All That Glitters: L’Hotel

L'Hotel, entrance

02 November 2013

Sarah Lubala

As a travel enthusiast, this writer is keenly interested in all things bright and beautiful. Accommodation is no exception. Some may call it snobbery, but others (and I do hope that those are in the majority) recognise the need to travel comfortably. Now, I am by no means encouraging you, dear reader, to embrace the spendthrift within you, but I do recognise the desire to travel in style. As such, I am a huge proponent of boutique hotels. For those of you who have been living under the proverbial rock, let me clue you in.

‘Boutique hotel’ is a term popularized in North America and the United Kingdom to describe small stylish hotels, typically situated in a fashionable urban location. Considered among the first boutique hotels are The Blake’s Hotel in South Kensington, London and the Bedford, a San Francisco hotel. The Morgans Hotel in Murray Hill, New York, is also considered by many to be one of the originals, as is the Hotel Village Court in San Francisco. One that may interest you is the five star luxury establishment simply named ‘L’Hotel’, located in St. Germain-des-Prés — the heart of the Rive Gauche — within easy reach of the Ecole des Beaux Arts and various art galleries, cafés, and boutiques.

“Either this wallpaper goes or I do,” the famous last words of Oscar Wilde (albeit paraphrased), uttered by the prolific writer as he lay on his deathbed in this very hotel some hundred years ago. The fixtures are more opulent now then they were when Wilde was lodged there. In the 1900s this swanky inn was little more than a hovel and called Hotel L’Alsace. The 20-room accommodation, which was the heart of Parisian society in the swinging sixties, has since been remodeled by famed designer Jacques Garcia and now encompasses a world of aesthetics.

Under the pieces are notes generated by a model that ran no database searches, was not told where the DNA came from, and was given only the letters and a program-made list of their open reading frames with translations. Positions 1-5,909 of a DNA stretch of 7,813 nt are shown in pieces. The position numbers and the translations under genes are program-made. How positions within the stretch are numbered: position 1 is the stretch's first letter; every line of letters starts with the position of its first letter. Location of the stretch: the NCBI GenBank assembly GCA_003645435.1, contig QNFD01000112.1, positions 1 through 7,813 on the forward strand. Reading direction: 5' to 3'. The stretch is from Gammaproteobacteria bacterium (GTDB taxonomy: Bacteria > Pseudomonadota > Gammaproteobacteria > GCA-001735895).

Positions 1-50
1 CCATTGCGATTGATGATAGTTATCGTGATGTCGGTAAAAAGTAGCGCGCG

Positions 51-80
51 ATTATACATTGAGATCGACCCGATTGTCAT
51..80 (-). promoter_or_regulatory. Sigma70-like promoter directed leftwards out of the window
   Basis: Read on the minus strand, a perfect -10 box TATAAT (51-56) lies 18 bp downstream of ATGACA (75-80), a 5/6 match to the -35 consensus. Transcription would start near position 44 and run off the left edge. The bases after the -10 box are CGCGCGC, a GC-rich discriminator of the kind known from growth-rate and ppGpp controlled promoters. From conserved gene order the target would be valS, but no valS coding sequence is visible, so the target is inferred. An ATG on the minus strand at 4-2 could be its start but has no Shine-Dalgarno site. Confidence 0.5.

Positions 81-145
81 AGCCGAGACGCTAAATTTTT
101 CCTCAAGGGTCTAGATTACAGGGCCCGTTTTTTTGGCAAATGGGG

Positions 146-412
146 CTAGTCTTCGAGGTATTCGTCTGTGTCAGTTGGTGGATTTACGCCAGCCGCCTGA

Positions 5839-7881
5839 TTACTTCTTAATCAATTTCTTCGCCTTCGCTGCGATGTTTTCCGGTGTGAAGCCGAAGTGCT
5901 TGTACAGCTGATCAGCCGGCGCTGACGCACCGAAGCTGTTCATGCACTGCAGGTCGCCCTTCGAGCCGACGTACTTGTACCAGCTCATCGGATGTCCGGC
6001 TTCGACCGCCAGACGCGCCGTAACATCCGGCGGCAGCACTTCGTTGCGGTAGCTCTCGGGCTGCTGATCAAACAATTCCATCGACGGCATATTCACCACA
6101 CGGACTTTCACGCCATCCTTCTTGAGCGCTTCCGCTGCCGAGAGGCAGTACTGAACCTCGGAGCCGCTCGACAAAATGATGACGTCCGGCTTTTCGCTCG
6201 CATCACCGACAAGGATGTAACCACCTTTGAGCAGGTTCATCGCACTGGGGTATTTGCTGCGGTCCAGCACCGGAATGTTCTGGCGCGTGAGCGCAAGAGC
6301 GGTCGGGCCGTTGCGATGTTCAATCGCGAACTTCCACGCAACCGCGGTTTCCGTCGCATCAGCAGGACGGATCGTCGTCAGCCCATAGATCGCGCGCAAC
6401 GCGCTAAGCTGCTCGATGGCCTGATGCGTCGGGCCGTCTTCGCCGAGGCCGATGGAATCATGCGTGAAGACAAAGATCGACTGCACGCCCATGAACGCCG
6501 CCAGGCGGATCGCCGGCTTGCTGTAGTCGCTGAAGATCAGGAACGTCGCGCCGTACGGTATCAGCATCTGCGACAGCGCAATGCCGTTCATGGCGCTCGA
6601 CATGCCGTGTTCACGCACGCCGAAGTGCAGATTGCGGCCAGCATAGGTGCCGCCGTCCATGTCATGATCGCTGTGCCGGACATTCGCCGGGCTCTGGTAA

Looking out over the Rue de Bueax Arts, the small ‘Mignon’ rooms are furnished in 18thcentury Napoleon III style décor and include damask wall coverings and Japanese-inspired bamboo furniture.

From the 18 sq meters ‘Bijoux’ rooms one may survey a quiet courtyard and the rooms’s interiors are decorated in in a dramatic Baroque and IndoChinese mode. The more pricey ‘Grand’ style rooms are 35 sq meters and their windows open up onto a view of the Rue de Beaux Arts. The rooms are decoratively inspired by the eastern voyages of the famed novelist and naval officer, Saint Petersbourg and they each reflect the grand aesthetics of 19th-century Russia and the Belle Epoque. The 35 sq m more cost-concious ‘Chic’ rooms are all decorated in honour of famous historic characters — Marco Polo, Mistinguett, Mata Hari, Reine Hortense and of course L’Hôtel’s most noted resident, Oscar Wilde. Finally one ambles into the apartments, named after Louis-Antoine, Cardinal of Noailles. The largest suite is 45 sq meters and includes a terrace and a view of the city’s rooftops and the bell tower of Saint Germain-des Prés. The décor is inspired by the Cardinal’s robe with heavy red velvet drapes and silk fabric covering the walls.


This hotel is for those amoung you looking to experience something of the past. Wilde is but one of many celebrities who found shelter under L’Hotel’s roof in its heyday. L’Hotel’s guest registry includes visits from such personalities as surrealist Spanish painter Salvador Dali, Princess Grace, Frank Sinatra, Elizabeth Taylor and Richard Burt. Now, while I find this particular boutique hotel too ornate for my taste, it does offer a more personal service than large hotels. A boutique hotel’s intimate size produces its characteristic cosy feeling and heady ambiance. Boutique hotels strive to be utterly idiosyncratic in character and L’Hotel is no exception. This Parisian gem, its rooms thick with history, is the prefect getaway destination for the literary and history buffs amoung you.